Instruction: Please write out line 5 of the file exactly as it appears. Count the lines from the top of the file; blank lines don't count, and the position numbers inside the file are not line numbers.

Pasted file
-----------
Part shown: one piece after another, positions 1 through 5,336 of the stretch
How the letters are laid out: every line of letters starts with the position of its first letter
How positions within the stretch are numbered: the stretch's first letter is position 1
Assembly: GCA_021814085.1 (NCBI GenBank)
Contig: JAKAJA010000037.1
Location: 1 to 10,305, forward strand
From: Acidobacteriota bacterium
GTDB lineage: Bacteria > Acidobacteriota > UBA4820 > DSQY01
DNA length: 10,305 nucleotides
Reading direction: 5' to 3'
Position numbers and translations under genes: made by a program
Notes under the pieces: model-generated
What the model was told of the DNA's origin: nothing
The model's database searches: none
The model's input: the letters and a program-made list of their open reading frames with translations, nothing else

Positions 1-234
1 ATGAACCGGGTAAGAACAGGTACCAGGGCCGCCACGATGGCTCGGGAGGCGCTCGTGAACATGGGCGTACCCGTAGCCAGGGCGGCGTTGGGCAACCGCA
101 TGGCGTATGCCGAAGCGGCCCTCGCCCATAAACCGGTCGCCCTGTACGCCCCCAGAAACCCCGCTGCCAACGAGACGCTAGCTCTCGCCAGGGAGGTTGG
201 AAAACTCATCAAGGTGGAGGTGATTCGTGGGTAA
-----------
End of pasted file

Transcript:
Contig: JAKAJA010000037.1